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Project work

3D reconstruction of the lower jaw of Potamogale velox (UMZC 2016.Histo.Po3) in posterolateral (above) and anteromedial (below) views.
Brockelhurst RJ, Crumpton N, Button E, Asher RJ 2016. Jaw anatomy of Potamogale velox (Tenrecidae, Afrotheria) with a focus on cranial arteries and the coronoid canal in mammals. PeerJ 4:e1906; DOI 10.7717/peerj.1906. Brocklehurst and Button were Part II Zoology students
You may do two one-term projects, each amounting to about 80 hours of practical work and analysis, or one two-term project (about 160 hours). A two-term project is normally undertaken during the Michaelmas and Lent Terms, the exact timetable being established by discussion with the supervisor.

You all have the option to start a project during the Summer vacation on the basis of either work done in a research laboratory or fieldwork done on the field course or elsewhere (note that you may start only one project during the summer). The work may be developed into a project during the Michaelmas and/or Lent Term, under the guidance of a 'home' supervisor within the department, and submitted for the examination. If you wish to use vacation work in a project, you must discuss your summer plans before departure with a home supervisor within the department, except for those of you who begin field projects on the field course, who will be supervised by staff present on that course.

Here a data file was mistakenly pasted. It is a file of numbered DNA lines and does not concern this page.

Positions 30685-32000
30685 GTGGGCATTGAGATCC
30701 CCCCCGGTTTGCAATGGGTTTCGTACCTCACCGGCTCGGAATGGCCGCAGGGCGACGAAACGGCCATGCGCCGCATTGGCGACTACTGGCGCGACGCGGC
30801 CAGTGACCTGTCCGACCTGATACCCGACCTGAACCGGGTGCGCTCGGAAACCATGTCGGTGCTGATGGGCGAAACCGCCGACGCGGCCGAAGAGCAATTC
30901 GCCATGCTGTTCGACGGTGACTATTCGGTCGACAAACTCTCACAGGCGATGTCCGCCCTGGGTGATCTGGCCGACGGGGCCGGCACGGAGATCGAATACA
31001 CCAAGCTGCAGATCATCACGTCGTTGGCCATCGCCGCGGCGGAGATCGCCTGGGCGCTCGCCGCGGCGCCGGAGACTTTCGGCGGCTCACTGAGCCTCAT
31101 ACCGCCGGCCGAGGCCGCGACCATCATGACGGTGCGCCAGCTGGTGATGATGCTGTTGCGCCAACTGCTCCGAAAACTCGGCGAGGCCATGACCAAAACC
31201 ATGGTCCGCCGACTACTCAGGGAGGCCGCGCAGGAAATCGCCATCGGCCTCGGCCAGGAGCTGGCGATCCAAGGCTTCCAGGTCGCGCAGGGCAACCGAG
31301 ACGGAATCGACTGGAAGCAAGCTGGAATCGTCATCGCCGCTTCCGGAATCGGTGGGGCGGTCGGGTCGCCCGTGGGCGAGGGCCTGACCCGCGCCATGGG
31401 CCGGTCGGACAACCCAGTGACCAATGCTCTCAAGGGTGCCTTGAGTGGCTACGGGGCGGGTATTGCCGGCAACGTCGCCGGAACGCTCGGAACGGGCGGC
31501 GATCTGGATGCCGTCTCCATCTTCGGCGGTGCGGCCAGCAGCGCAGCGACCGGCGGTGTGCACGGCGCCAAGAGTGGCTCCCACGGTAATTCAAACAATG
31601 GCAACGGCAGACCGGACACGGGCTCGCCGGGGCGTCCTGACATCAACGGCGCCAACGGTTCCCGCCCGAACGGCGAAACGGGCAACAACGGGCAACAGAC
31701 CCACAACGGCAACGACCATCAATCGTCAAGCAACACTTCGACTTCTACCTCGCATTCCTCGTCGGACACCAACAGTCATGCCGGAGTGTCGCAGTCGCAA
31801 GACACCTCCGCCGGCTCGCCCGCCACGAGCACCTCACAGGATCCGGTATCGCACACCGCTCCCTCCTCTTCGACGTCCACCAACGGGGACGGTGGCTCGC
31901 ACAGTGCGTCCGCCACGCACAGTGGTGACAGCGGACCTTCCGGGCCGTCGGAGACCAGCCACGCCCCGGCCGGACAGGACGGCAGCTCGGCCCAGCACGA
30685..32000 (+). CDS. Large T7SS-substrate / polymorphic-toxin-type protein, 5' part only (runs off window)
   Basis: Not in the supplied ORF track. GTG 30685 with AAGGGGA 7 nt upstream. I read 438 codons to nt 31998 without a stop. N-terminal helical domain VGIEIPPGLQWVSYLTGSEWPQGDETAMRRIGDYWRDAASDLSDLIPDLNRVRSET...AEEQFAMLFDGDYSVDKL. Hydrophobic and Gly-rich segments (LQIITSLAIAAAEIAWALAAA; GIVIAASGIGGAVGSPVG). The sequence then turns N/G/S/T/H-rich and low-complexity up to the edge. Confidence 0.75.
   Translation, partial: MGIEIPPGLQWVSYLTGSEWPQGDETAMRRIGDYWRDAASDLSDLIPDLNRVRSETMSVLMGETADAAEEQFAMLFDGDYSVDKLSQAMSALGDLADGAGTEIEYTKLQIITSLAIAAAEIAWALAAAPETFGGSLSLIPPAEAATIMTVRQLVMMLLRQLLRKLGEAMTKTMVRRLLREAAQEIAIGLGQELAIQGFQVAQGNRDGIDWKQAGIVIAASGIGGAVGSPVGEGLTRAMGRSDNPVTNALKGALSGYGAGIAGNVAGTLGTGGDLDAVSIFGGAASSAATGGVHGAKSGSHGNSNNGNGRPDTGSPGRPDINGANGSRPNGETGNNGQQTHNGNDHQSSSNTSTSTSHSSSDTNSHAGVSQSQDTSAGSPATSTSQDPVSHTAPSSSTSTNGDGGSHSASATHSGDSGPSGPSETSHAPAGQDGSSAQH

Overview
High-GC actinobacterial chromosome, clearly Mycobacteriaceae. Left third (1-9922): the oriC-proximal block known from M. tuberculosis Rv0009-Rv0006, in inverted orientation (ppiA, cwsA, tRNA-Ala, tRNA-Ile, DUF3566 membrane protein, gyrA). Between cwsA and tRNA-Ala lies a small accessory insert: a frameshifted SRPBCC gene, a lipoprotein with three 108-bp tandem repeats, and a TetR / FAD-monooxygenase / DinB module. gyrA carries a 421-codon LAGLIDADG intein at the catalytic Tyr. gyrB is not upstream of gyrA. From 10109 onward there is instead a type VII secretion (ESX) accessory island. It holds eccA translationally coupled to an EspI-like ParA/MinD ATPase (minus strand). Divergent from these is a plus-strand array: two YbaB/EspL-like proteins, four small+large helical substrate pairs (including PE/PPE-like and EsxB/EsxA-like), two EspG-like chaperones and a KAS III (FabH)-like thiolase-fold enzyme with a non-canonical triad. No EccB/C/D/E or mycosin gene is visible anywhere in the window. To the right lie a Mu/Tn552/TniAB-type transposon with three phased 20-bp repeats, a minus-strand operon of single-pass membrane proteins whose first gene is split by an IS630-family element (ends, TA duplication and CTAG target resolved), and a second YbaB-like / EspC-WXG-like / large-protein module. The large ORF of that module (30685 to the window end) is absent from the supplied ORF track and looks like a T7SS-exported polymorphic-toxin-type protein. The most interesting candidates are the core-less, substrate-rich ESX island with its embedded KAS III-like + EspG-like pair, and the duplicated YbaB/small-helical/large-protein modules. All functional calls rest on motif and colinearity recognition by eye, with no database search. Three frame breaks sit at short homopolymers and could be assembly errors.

Two modules (M1, L1) carry with them demonstration practicals following the lectures; the demonstration practicals from one of the modules may be used in place of one short project.

 

Some recent publications arising from student projects

(Part II student in bold, supervisor in italics):

Derrick CJ, York-Andersen AH & Weil TT. (2016). Imaging Calcium in Drosophila at Egg Activation. Journal of Visualized Experiments. 114: e54311.

Bartlett LJ, Williams, DR, Prescott, GW, Balmford A, Green RE, Eriksson A, Valdes PJ, Singaraye, J S & Manica, A. (2016). Robustness despite uncertainty: regional climate data reveal the dominant role of humans in explaining global extinctions of Late Quaternary megafauna. Ecography, 39: 152–161.

Amano T, Lamming J & Sutherland WJ. (2016). Spatial gaps in global biodiversity information and the role of citizen science. BioScience 66: 393-400.

Amano T, Coverdale R & Peh KS-H. (2016). The importance of globalisation in driving the introduction and establishment of alien species in Europe. Ecography 39: 1118-1128

Brockelhurst RJ, Crumpton N, Button E, Asher RJ. (2016). Jaw anatomy of Potamogale velox (Tenrecidae, Afrotheria) with a focus on cranial arteries and the coronoid canal in mammals. PeerJ 4: e1906

English S, Cowen H, Garnett E, Hargrove JW. (2016). Maternal effects on offspring size in a natural population of the viviparous tsetse fly. Ecological Entomology 41: 618–626

Schrader, M, Crosby, RM, Hesketh, AR., Jarrett, BJM & Kilner, RM. (2016). A limit on the extent to which increased egg size can compensate for a poor post-natal environment, revealed experimentally in the burying beetle, Nicrophorus vespilloides. Ecology and Evolution, 6: 329-336  

Laboratory Research Positions

Organiser : Dr Torsten Krude

Some of you may already have arranged to do vacation projects over the summer. This experience will serve as preparation for, or as part of, the Part II project work. If you are interested in summer vacation work, it is strongly advisable to be proactive and to start finding a host laboratory as early as possible. If you have any questions about summer projects, please contact Dr Torsten Krude.